Clockwise from above: topping clamp, wrest and file; the saw wrest with its adjustable guard; tapered triangular saw file

not bind. Setting is achieved using the saw wrest, which has slots for different blade thicknesses. The wrest is fitted over a tooth, to about half its depth, then levered downwards. A sliding brass guard prevents the tooth from bending too far. Next, each tooth is sharpened using a tapered triangular file. For a rip tooth the file is pushed square to the saw blade to produce a chisel-like cutting edge, while for a cross-cut tooth the file is angled to produce a knife-like bevel known as fleam.


Bolt alignment jig While replacing the mizzenmast step recently on the ketch Lady Isabella, I needed some unusually long bolts. As none were available locally I asked one of my workmates if he could make them for me by welding short lengths of threaded bar onto some machine screws. To make the jig he simply chose a piece of angle bar approximately 6in (152mm) long and cut a small hole in it about 2½in (64mm) from one end. The hole was cut into the apex of the angle and was roughly ¾in (18mm) square. The jig was then put in a vice with the apex down so that it formed a V-shaped channel. The screw and the threaded bar were placed in it with their ends meeting in the centre of the hole. Resting in the angle bar like this they were perfectly aligned, while the hole ensured that they only got welded to each other and not to the jig. RG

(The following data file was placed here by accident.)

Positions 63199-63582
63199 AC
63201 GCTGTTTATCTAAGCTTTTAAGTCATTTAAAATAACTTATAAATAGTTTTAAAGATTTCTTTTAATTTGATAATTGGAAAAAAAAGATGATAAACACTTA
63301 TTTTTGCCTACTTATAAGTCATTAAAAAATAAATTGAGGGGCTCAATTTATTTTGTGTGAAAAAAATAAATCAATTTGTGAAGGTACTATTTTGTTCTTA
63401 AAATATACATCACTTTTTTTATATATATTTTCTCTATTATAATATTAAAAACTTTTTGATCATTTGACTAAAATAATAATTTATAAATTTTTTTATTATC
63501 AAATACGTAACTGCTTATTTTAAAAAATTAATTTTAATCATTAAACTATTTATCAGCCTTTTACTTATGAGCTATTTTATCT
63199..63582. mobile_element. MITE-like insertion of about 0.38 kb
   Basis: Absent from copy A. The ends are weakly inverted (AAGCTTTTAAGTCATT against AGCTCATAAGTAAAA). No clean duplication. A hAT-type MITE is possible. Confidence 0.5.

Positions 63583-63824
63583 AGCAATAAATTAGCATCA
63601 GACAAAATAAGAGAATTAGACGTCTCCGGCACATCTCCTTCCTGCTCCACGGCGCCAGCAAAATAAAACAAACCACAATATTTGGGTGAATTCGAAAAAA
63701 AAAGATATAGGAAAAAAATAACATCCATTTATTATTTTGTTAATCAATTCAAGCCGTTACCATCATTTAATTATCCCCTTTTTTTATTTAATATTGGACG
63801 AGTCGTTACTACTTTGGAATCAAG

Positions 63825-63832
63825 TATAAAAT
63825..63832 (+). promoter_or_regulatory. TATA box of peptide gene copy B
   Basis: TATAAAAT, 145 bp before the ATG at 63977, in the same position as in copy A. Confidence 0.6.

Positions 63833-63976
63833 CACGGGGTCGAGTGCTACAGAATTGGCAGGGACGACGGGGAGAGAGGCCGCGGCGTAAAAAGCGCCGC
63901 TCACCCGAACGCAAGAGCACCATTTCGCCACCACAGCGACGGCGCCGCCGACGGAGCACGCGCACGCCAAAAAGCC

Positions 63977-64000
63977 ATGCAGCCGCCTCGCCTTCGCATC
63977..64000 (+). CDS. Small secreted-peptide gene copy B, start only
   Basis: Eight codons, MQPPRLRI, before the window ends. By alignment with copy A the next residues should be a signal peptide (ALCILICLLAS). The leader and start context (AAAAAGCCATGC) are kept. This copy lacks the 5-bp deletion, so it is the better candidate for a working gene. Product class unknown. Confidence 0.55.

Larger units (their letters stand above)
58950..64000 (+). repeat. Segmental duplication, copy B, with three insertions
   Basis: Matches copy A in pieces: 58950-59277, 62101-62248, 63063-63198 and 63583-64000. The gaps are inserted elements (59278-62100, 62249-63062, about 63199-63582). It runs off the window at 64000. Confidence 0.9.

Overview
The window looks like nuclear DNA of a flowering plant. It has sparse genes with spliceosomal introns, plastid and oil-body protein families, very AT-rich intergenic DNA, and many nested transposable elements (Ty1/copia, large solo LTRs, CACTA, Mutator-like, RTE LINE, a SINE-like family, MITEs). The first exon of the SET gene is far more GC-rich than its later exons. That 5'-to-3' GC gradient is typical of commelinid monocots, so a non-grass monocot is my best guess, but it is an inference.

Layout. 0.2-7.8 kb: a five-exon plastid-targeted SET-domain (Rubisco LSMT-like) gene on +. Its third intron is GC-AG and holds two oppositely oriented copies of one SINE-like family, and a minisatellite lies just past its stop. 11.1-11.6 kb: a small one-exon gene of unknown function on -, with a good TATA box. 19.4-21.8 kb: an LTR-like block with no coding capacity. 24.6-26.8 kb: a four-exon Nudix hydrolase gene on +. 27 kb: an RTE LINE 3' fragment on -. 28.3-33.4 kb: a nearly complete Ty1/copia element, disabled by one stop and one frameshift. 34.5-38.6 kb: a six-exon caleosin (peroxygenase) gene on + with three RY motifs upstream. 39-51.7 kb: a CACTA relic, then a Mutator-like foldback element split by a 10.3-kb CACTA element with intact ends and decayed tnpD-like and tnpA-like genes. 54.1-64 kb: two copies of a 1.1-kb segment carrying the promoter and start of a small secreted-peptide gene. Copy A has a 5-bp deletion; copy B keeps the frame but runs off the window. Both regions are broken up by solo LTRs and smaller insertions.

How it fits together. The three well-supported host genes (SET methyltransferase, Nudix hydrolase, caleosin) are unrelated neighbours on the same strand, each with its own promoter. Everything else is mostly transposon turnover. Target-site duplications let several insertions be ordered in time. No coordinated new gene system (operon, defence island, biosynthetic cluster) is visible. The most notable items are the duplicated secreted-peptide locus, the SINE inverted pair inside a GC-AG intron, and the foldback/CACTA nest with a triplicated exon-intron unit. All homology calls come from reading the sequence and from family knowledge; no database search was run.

magali bellenger

Story and photographS ROBIN GATES





gilbert pasqui In the world of classic boat restoration, few people come more highly rated than this passionate craftsman. Here’s the story of the man with boats in his blood story and photographs NIGEL PERT